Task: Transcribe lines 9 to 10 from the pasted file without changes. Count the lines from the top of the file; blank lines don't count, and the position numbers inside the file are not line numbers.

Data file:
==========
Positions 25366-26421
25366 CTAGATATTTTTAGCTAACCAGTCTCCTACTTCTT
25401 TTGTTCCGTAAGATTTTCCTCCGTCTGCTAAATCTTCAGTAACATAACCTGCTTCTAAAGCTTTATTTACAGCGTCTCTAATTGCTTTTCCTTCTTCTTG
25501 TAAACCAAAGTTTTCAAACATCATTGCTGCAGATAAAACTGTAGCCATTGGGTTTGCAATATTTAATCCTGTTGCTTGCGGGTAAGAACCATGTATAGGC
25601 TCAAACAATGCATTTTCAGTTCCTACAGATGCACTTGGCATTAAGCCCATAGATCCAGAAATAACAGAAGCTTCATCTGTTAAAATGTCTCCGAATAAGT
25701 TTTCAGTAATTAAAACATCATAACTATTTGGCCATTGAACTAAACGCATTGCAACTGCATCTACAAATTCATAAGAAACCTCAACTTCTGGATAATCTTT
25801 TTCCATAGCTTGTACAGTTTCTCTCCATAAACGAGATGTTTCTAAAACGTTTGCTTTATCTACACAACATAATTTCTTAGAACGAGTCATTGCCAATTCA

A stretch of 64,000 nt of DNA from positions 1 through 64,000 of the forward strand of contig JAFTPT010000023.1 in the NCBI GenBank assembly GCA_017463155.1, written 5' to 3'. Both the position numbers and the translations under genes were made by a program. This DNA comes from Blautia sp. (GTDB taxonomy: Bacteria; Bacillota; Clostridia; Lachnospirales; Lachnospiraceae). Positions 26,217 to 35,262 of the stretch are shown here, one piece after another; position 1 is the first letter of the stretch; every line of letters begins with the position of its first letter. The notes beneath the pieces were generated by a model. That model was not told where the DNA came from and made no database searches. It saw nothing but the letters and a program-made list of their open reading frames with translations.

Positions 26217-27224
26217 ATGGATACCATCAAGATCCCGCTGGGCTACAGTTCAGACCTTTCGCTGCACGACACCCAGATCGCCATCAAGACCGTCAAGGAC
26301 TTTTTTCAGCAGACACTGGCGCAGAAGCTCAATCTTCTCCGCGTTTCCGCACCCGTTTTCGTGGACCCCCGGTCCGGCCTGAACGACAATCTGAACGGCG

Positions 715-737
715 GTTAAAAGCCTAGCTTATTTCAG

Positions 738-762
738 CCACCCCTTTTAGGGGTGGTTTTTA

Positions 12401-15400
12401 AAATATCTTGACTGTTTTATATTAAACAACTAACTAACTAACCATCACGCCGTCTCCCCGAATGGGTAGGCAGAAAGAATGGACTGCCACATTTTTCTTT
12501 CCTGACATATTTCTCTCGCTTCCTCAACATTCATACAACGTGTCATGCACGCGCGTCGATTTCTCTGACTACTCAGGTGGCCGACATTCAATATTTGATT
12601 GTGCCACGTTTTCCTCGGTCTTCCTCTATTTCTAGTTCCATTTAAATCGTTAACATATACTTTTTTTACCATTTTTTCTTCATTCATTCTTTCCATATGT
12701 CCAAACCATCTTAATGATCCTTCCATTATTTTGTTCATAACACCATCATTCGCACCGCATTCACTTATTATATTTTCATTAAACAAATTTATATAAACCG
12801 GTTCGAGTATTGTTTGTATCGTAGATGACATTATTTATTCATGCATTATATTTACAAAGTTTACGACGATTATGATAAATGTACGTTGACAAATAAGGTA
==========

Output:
Positions 26217-27224
26217 ATGGATACCATCAAGATCCCGCTGGGCTACAGTTCAGACCTTTCGCTGCACGACACCCAGATCGCCATCAAGACCGTCAAGGAC